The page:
In a recent storyline,“Two Americas”, Burnside leads a pack of terrorists called the Watchdogs in an effort to blow up the Hoover Dam. He has to be stopped by Bucky and the Falcon (This was during a time when Steve was “dead”). Through it all, the thing that makes Burnside compelling is that, in Steve Rogers eyes, he’s not a true villain. He’s simply a man that got carried away with an idea of patriotism. In some moments, it’s clear that Burnside is extremely mentally ill, and Steve Rogers knows it. It’s not incredible that William Burnside went insane, it’s incredible that Steve Rogers didn’t. Despite not really deserving it, Steve Rogers always treats William Burnisde with respect. The respect that someone who once held the title of Captain America deserves.
#1: Diamondback (Rachel Leighton)
- Recommended Reading: Captain America 310, 319, 358-364, 371-378, 380-382
And now we come to the end; to the character I’d most like to see show up in the Marvel Cinematic Universe. In the grand history of Captain America comics, ol’ Cap has had quite the trouble maintaining a supporting cast, specifically female characters for any stable amount of time. During the Silver Age of Comics, there was Agent 13, otherwise known as Sharon Carter. She was the original love interest for Cap, and disappeared from the pages without leaving much of an impression.
Fast forward to 1980 and we meet Bernie Rosenthal, Steve Rogers’ Jewish bohemian neighbor in his Brooklyn apartment building. They eventually dated, she learned Steve’s secret identity, and they became engaged. Of course, when her glass-blowing business (Yes, you read that right) went belly-up, she decided to go back to law school and pretty much put the kibosh on any future wedding plans. Of course there’s also Peggy Carter, who served during World War II — British, admittedly easy on the eyes, but that’s about it. To me though, there’s one female character who manages to surpass them all: Rachel Leighton AKA Diamondback.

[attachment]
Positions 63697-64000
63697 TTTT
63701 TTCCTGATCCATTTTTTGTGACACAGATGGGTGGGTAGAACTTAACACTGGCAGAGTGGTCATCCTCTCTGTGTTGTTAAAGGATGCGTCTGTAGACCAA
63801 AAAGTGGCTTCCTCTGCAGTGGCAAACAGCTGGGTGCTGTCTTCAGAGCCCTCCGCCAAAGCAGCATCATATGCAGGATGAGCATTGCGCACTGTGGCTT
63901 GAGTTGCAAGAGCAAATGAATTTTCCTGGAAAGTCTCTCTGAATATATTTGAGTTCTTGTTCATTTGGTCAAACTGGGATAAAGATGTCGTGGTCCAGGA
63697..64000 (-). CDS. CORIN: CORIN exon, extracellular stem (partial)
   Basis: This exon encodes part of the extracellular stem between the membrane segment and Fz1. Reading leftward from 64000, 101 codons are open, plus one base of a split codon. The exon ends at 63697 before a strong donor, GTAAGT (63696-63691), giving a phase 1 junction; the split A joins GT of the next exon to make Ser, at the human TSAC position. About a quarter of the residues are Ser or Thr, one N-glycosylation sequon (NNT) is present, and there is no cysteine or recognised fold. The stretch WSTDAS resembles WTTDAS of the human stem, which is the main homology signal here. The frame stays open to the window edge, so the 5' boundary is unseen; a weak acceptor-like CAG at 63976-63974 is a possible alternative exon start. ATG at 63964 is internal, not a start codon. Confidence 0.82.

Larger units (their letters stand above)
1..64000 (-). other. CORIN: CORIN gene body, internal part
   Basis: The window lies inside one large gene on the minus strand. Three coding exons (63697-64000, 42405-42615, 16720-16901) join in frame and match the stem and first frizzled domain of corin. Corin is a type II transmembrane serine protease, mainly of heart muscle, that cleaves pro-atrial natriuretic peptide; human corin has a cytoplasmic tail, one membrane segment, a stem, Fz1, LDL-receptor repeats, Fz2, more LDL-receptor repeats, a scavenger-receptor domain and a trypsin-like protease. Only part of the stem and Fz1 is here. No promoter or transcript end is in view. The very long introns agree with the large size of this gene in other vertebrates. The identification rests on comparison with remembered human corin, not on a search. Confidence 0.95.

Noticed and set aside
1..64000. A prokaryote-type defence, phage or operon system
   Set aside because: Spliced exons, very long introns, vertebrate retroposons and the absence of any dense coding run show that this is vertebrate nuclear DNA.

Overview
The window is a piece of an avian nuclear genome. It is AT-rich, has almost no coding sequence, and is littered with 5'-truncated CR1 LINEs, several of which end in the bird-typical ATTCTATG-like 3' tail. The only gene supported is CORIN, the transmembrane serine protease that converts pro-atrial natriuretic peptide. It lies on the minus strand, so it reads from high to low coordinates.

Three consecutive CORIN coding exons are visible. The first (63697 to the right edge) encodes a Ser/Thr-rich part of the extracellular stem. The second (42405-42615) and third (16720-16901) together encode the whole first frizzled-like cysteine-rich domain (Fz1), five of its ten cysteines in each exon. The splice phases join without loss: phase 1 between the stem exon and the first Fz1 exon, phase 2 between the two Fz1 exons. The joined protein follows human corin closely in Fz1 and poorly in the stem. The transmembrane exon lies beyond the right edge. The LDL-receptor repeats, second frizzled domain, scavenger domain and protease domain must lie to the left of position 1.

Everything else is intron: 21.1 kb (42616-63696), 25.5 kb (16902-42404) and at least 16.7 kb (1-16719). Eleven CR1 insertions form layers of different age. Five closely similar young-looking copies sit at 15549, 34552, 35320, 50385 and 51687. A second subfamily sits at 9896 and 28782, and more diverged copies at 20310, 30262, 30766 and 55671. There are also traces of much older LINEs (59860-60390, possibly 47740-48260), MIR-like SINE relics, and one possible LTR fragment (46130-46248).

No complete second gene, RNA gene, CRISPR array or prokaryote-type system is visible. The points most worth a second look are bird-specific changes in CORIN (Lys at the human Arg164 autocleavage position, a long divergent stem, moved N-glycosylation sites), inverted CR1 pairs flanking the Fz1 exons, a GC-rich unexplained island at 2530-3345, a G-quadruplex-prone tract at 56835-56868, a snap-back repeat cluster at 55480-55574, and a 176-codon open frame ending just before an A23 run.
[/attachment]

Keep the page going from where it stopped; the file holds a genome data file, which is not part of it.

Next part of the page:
We first meet Diamondback when she joins the Serpent Society in their first formation. She comes across like a typical bad-girl, wanting the finer things in life, even if she has to steal from someone to do it. Diamondback possesses no special supernatural abilities, other than being an excellent gymnast who uses special throwing diamonds to disarm her prey (Yes, she literally throws diamonds from her back. She really wanted to stay on theme with the whole snake thing). She quickly fits in with the other crooks in the Serpent Society. In fact, the first time Captain America encounters her, she’s attempting to use her diamonds to subdue The Porcupine, a somewhat-reformed supervillain, with seemingly deadly intent. She later denies this, but first impressions are everything to a guy like Cap. It’s clear to her, though, that she’s somewhat enamored with Captain America.